Many accident-prone small-scale coalmines are still operating despite a nationwide campaign aimed at closing such mines down, according to the results of a recent high-level inspection.
The work of shutting these mines down is progressing very slowly, Li Yizhong, minister of the State Administration of Work Safety, was quoted by the People's Daily as saying yesterday.
The authorities launched the crackdown on unsafe small mines in response to the growing frequency of deadly colliery accidents in recent years.
The crackdown targets mines with an annual production capacity of less than 30,000 tons. Such mines are to be either shut down or merged to form bigger ones.
Li urged those provinces that have fallen behind in their efforts to shut down small-scale operators to speed up their work.
The minister and his colleagues recently inspected 10 provinces and municipalities to make sure the crackdown was proceeding apace.
They found that many local government officials had not bothered to enforce the shut-down order and did not have any measures in place to prevent small mines from opening again.
The inspection team that visited northwest China's Shaanxi Province, which Li himself led, found that provincial officials had only shut down about half of the small mines that should have been closed last year.
The province had targeted 80 mines for closure last year, but only managed to follow through on 44 of them.
The remaining mines were claimed to have been awaiting mergers with other mines, the paper reported.
However, a mine in Hancheng that had been ordered closed in 1999 opened again last July. A gas explosion there in February this year killed two people and injured another two.
The inspection team ordered provincial officials to do more to ensure that all of the small mines on the list were shut down by the end of this year.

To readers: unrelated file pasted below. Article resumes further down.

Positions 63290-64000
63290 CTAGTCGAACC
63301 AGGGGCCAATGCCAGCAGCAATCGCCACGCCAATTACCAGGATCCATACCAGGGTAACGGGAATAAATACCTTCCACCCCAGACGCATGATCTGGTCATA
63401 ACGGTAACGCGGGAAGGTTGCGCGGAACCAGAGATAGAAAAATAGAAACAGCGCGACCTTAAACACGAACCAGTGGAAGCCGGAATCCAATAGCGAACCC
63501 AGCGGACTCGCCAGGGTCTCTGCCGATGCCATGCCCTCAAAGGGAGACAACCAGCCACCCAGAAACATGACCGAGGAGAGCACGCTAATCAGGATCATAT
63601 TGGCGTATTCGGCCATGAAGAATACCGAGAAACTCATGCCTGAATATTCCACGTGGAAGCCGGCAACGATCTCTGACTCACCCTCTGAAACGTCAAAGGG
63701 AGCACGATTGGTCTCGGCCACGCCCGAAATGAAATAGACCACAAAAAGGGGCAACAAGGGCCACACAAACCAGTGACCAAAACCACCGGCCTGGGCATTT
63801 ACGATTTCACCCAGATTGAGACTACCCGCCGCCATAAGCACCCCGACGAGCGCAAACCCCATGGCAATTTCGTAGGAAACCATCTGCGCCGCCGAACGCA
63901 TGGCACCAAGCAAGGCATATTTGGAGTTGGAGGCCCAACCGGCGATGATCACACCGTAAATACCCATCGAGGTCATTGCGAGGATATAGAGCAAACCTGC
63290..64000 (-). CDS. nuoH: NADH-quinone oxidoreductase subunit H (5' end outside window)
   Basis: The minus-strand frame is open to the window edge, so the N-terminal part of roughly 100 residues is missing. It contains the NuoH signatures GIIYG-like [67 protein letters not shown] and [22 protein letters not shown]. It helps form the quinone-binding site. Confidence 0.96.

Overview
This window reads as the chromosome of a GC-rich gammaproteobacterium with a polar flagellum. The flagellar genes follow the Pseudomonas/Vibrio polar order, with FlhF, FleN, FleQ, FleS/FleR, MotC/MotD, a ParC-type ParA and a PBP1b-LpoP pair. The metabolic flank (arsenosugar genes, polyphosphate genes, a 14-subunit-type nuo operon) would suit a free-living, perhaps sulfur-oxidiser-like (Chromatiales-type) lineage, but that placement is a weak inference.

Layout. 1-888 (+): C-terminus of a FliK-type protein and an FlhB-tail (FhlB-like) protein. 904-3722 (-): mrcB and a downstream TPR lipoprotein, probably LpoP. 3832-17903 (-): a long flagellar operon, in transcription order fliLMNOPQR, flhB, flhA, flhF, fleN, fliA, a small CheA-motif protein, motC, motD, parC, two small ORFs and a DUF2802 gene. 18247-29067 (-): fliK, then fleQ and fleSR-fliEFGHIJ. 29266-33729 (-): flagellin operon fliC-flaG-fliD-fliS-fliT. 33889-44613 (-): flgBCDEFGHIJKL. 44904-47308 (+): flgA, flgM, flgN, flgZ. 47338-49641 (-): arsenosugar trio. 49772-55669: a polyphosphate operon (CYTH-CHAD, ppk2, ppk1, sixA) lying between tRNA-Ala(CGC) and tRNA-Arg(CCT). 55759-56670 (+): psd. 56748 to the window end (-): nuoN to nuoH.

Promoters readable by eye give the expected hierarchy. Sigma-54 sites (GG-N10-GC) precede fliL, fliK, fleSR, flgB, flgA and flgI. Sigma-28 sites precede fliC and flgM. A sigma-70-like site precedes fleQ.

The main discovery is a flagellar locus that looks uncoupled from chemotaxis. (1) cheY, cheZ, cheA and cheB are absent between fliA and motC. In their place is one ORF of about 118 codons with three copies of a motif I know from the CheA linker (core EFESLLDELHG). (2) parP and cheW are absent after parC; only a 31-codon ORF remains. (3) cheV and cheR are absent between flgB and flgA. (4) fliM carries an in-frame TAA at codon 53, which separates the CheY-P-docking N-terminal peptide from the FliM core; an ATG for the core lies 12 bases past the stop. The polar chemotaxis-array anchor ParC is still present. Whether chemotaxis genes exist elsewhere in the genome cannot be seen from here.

In southwest China's Chongqing Municipality, only 33 of the 175 mines that had been targeted for closure last year were shut down.
To prevent these mines from starting up operations again, the inspection team suggested bringing forward Chongqing's closure deadline from the end of this year to the end of next month.
The authorities have attributed the high frequency of accidents at the country's mines to the spread of illegal small-scale operations, collusion between unscrupulous mine-owners and local officials and lax management standards.
The strong demand for coal has proved a strong incentive for some mine-owners to flout the rules.
Li said about 70 percent of colliery accidents occur at small mines, which often rely on primitive techniques and inadequate safety facilities.
"These life-devouring traps must be stamped out as soon as possible," Li said last November, after a series of serious coal mine accidents occurred within the space of just four days.
Altogether, nearly 6,000 small coalmines have been shut so far. About the same number should be closed during the coming two years.
Mining accidents killed 4,746 last year, or 20 percent less than in the year before.
(China Daily February 16, 2007)